'TSD': Army researchers want new diagnosis for trauma-associated sleep disorders
An evaluation of four soldiers at an Army hospital in Washington state has led researchers to propose creating a new diagnosis for a sleep disorder brought on by trauma such as combat.
The diagnosis, “Trauma-associated Sleep Disorder,” or TSD, includes a grouping of symptoms that includes screaming, thrashing, sleepwalking and nightmares, according to a paper published this month in the American Academy of Sleep Medicine’s Journal of Clinical Sleep Medicine.
“For any disease, if you can’t characterize it, then it doesn’t lend itself to appropriate diagnosis, treatment and research to improve it,” said Army Col. Vincent Mysliwiec, a doctor specializing in sleep medicine and lead author of the paper.
Researchers had previously recognized that individuals who had experienced trauma exhibited a “constellation” of “disruptive night behaviors,” Mysliwiec said. But documenting them in a controlled setting had been elusive because these patients often don’t exhibit symptoms while being viewed overnight in a sleep clinic.
Mysliwiec said researchers have theorized that, even though patients are somewhat uncomfortable while hooked up to electrodes and surrounded by monitoring devices in the sleep clinic, the change of environment somehow lets them sleep soundly without symptoms. For soldiers with combat-related trauma, knowing they’re being watched could contribute to a feeling of safety while sleeping, he said.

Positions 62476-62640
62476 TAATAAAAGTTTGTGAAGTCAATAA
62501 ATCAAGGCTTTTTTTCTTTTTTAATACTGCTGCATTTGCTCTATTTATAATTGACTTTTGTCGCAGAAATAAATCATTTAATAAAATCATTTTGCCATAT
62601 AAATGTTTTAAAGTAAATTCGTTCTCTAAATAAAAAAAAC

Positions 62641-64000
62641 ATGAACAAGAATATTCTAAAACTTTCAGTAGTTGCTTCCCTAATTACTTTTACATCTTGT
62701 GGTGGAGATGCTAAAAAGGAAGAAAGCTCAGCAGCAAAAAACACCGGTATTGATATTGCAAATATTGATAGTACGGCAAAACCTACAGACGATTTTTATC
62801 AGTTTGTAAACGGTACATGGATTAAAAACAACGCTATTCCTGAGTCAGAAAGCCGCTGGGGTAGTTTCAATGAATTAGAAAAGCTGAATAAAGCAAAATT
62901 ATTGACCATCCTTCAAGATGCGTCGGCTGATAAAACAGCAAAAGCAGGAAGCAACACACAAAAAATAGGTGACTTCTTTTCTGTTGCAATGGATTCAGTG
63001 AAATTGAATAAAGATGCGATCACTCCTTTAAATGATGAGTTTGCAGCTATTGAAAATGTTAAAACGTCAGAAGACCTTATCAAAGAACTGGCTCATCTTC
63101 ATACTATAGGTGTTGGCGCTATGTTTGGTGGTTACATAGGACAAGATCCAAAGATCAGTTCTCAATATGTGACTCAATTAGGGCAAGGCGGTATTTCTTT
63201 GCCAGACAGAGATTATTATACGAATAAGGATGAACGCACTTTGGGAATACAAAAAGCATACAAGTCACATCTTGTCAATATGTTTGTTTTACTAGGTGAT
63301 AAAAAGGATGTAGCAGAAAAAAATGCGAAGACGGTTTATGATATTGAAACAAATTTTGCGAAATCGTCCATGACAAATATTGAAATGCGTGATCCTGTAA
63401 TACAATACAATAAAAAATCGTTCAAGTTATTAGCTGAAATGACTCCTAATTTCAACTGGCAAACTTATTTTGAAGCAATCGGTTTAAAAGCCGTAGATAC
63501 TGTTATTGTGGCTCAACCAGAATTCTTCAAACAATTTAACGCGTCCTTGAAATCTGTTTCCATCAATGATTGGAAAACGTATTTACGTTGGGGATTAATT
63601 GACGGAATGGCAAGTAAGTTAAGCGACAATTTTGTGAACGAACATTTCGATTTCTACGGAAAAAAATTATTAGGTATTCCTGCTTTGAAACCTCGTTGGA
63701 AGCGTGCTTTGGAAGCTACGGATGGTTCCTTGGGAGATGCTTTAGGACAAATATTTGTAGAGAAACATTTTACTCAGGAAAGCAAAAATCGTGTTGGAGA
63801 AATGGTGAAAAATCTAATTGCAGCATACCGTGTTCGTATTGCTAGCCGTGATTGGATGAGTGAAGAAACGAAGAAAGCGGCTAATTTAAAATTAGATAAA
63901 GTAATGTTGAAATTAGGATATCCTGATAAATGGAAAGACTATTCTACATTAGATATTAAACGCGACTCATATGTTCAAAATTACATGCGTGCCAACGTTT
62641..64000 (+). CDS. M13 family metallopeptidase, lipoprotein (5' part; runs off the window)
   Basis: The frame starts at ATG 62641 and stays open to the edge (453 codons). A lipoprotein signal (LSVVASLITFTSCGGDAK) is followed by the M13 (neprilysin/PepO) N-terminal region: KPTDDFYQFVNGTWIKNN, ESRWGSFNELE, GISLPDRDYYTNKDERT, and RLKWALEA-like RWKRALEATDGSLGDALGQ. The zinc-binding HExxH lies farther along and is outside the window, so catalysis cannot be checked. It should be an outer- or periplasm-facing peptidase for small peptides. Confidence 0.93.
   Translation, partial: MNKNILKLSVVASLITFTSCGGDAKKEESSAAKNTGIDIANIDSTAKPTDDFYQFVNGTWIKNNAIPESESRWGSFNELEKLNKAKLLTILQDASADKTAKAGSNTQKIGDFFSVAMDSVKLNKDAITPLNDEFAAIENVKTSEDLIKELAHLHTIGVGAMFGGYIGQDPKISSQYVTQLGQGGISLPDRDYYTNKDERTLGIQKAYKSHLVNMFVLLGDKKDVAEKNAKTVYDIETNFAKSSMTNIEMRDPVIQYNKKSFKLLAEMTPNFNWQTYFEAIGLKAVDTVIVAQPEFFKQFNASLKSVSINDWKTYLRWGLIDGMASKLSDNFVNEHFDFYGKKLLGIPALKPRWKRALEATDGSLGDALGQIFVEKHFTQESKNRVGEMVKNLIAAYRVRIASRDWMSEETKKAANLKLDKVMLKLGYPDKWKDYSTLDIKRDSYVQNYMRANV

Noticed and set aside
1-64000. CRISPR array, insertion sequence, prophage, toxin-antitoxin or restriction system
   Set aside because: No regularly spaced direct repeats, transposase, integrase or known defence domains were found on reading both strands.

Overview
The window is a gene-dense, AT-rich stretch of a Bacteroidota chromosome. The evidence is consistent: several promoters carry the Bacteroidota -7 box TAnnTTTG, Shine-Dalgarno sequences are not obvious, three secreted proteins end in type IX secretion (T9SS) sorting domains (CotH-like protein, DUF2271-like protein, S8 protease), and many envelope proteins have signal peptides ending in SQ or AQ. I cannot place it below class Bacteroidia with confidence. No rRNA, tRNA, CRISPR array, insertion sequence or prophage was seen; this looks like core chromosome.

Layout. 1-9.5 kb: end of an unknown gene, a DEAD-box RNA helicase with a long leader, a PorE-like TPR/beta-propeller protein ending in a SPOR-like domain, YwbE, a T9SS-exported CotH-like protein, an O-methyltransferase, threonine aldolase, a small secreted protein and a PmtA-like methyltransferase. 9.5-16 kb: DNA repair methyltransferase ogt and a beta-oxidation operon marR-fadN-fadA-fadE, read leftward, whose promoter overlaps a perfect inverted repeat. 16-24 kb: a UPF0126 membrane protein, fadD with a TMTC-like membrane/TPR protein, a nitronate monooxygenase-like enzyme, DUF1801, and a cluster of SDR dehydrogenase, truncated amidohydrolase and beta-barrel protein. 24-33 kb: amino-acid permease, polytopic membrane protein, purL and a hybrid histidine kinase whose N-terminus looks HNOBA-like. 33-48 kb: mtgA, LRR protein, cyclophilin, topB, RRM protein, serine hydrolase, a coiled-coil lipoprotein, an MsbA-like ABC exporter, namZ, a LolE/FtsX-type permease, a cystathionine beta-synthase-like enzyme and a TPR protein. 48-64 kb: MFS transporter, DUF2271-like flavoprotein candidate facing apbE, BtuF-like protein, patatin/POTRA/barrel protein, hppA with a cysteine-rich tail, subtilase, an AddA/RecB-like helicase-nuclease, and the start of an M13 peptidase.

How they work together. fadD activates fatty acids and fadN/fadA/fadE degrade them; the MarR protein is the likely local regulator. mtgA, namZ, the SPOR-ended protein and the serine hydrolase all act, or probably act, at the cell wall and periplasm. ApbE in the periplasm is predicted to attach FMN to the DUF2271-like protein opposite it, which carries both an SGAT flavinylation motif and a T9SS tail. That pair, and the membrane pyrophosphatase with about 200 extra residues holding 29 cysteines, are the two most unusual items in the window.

The team of researchers examined four active-duty soldiers who sought treatment over a nine-month period at Madigan Army Medical Center in Tacoma. Each underwent evaluation at the hospital’s sleep clinic and was given an overnight exam called a polysomnogram, during which heart rate, brain waves, movements and sounds are monitored.
They had a mix of backgrounds and experiences, the youngest was 22, the oldest 39. One of the four had been previously diagnosed with post-traumatic stress disorder, while the others had not. Three had trauma related to combat in Iraq or Afghanistan, while the fourth had trauma related to an ended relationship.
What they all had in common were sleep disturbances, in some cases so severe that their “sleep partners” were in danger, Mysliwiec said.
The 39-year-old soldier, for example, who had been deployed to Iraq in 2007, had struck his wife several times as he thrashed in his sleep as though fighting someone. This went on for several years, and the couple sought treatment only after he bruised her face one night.
Mysliwiec said doctors treating active-duty personnel and veterans saw an upswing in sleeping disturbances in the wake of combat operations in Iraq and Afghanistan.
Doctors recognized there was “this constellation of findings” involving disrupted sleep in these individuals.
“We didn’t know where they fit,” he said.
The closest diagnostic criteria listed in the International Classification of Sleep Disorders is REM Sleep Behavior Disorder, during which individuals appear to be acting out dreams. REM is the acronym for the “rapid eye movement” sleep stage, a period from which dreams can be most vividly recalled. Normally the body is “paralyzed” during REM, a state known as atonia.